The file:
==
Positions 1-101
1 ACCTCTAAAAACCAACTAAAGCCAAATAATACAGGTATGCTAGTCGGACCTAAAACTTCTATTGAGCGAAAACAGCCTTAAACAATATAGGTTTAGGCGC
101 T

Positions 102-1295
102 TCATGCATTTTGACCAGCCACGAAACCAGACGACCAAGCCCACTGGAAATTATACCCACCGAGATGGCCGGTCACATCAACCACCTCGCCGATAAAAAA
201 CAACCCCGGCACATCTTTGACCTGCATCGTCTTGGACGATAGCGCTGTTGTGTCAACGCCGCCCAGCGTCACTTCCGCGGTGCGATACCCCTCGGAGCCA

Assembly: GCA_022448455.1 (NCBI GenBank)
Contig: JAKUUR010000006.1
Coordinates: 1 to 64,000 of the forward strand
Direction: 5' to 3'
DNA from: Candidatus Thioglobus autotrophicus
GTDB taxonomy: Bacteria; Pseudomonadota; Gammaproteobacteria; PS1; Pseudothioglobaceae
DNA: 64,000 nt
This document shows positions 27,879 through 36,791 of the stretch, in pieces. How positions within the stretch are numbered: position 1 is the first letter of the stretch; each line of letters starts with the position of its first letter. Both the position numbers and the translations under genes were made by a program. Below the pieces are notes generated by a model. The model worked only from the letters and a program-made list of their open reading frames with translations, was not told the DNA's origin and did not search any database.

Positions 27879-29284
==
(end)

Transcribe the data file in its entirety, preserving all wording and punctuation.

Positions 1-101
1 ACCTCTAAAAACCAACTAAAGCCAAATAATACAGGTATGCTAGTCGGACCTAAAACTTCTATTGAGCGAAAACAGCCTTAAACAATATAGGTTTAGGCGC
101 T

Positions 102-1295
102 TCATGCATTTTGACCAGCCACGAAACCAGACGACCAAGCCCACTGGAAATTATACCCACCGAGATGGCCGGTCACATCAACCACCTCGCCGATAAAAAA
201 CAACCCCGGCACATCTTTGACCTGCATCGTCTTGGACGATAGCGCTGTTGTGTCAACGCCGCCCAGCGTCACTTCCGCGGTGCGATACCCCTCGGAGCCA

Assembly: GCA_022448455.1 (NCBI GenBank)
Contig: JAKUUR010000006.1
Coordinates: 1 to 64,000 of the forward strand
Direction: 5' to 3'
DNA from: Candidatus Thioglobus autotrophicus
GTDB taxonomy: Bacteria; Pseudomonadota; Gammaproteobacteria; PS1; Pseudothioglobaceae
DNA: 64,000 nt
This document shows positions 27,879 through 36,791 of the stretch, in pieces. How positions within the stretch are numbered: position 1 is the first letter of the stretch; each line of letters starts with the position of its first letter. Both the position numbers and the translations under genes were made by a program. Below the pieces are notes generated by a model. The model worked only from the letters and a program-made list of their open reading frames with translations, was not told the DNA's origin and did not search any database.

Positions 27879-29284